Pilot Mountain State Park

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Pilot Mountain State Park
Big Pinnacle of Pilot Mountain.jpg
The distinctive Big Pinnacle of Pilot Mountain
Map showing the location of Pilot Mountain State Park
Map showing the location of Pilot Mountain State Park
Location of Pilot Mountain State Park in North Carolina
LocationNorth Carolina, United States
Coordinates36°20′34.05″N 80°28′57.89″W / 36.3427917°N 80.4827472°W / 36.3427917; -80.4827472Coordinates: 36°20′34.05″N 80°28′57.89″W / 36.3427917°N 80.4827472°W / 36.3427917; -80.4827472
Area3,735 acres (15.12 km2)[1]
Established1968
Named forPilot Mountain
Governing bodyNorth Carolina Division of Parks and Recreation
WebsitePilot Mountain State Park

Pilot Mountain State Park is a North Carolina state park in Surry and Yadkin Counties, North Carolina in the United States. Located near Pinnacle, North Carolina on highway US 52, it covers 3,735 acres (15.12 km2)[1] and includes the distinctive 2,241 foot (683 m) peak of Pilot Mountain.

History[edit]

The Saura, a Native American tribe of the North Carolina Piedmont region, knew the mountain as Jomeokee meaning the Great Guide. It served as a guidepost also for the European settlers of the Carolina who similarly named it Pilot.[2]

Due to the effects of European diseases and attacks by northern Indians, particularly the Seneca, the Saura Indians abandoned the area around 1700. The first European settlers in the area arrived in the late 1740s from Pennsylvania. Settlement in the area was slow due to its isolation. There are numerous accounts in the Records of the Moravians in North Carolina [3] which related to groups of highwaymen, or bandits, who used the mountains as a refuge throughout the 1750s and 1760s.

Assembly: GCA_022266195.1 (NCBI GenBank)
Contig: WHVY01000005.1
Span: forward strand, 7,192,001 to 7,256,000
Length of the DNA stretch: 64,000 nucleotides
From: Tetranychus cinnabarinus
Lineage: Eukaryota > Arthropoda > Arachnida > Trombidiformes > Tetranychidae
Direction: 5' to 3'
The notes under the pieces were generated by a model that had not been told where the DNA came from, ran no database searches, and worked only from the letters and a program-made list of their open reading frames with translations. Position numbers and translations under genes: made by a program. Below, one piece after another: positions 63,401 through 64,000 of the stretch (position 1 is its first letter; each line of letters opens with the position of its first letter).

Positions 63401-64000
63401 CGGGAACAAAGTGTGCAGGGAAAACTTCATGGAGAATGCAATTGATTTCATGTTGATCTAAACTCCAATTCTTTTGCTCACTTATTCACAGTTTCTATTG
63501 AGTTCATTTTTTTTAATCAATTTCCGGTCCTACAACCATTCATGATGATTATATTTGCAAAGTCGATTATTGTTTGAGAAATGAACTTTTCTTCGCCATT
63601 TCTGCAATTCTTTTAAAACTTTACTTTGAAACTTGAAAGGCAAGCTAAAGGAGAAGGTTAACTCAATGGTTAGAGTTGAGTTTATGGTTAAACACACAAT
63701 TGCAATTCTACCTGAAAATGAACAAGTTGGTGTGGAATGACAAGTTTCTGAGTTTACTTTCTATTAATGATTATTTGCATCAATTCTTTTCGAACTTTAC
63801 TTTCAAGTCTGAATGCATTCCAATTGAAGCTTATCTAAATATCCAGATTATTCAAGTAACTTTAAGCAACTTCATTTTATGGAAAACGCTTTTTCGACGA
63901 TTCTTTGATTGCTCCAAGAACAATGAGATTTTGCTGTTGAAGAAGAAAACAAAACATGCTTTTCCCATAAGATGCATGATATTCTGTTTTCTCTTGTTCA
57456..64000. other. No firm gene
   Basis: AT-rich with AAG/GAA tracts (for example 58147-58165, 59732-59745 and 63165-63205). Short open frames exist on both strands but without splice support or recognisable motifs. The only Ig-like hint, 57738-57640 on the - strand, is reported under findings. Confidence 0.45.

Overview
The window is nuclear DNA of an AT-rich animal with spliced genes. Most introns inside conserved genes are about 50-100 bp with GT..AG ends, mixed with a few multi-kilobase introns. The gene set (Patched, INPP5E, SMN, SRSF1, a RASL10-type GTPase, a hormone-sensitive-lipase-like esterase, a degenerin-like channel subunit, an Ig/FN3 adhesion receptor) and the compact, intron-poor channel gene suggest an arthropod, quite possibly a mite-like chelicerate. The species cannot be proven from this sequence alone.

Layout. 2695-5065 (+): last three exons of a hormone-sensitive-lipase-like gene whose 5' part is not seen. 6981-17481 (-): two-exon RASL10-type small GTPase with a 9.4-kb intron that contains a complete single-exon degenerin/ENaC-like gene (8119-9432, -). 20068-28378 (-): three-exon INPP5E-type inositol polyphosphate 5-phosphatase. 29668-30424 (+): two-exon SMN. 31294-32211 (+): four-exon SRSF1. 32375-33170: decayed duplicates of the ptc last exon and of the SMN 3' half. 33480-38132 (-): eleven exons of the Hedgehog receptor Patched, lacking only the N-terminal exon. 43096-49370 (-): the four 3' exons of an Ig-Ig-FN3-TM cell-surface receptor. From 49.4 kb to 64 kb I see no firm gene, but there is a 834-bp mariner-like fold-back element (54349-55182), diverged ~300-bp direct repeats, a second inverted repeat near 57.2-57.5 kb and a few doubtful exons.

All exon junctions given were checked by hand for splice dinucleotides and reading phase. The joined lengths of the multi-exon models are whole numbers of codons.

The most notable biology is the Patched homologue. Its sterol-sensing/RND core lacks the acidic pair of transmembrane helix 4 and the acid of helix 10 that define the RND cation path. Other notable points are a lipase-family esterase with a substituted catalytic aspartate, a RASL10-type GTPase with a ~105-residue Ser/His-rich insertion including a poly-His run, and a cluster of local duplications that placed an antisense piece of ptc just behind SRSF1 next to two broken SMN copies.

After serving as a commercial tourist attraction, Pilot Mountain became a North Carolina state park in 1968. It was established as a state park in order to protect the mountain and surrounding lands from being overdeveloped.[2] The Pilot Mountain Preservation and Park Committee purchased the land from Mrs. J. W. Beasley by raising funds and acquired a grant from the federal government. Additional lands along the Yadkin River were purchased in 1970. Further purchases have brought Pilot Mountain State Park to a total size of 3,703 acres (14.99 km2).[2]

On November 8, 2012 a prescribed burn of 70 acres got out of control leading to a wildfire on the mountain's steep western slope. contained.[4][5]

Recreation[edit]

Pilot Mountain State Park is for year-round recreation. Activities at the park include, camping, canoeing, fishing, rock climbing, picnicking, hiking, and environmental education.[6]

The Yadkin River provides opportunities for visitors to the park to fish and canoe. The Yadkin River Canoe Trail is 165 mile (265 km) long and follows the course of the river to its confluence with the Uwharrie River at the Pee Dee River in south central North Carolina. Two miles (3.22 km) of the river pass through Pilot Mountain State Park. The river is broad and shallow at the park with two islands that can be reached by canoe or by wading when the water level is low. All anglers need to have a license from the North Carolina Wildlife Resource Commission. The common game fish are sunfish, catfish and crappie.[6]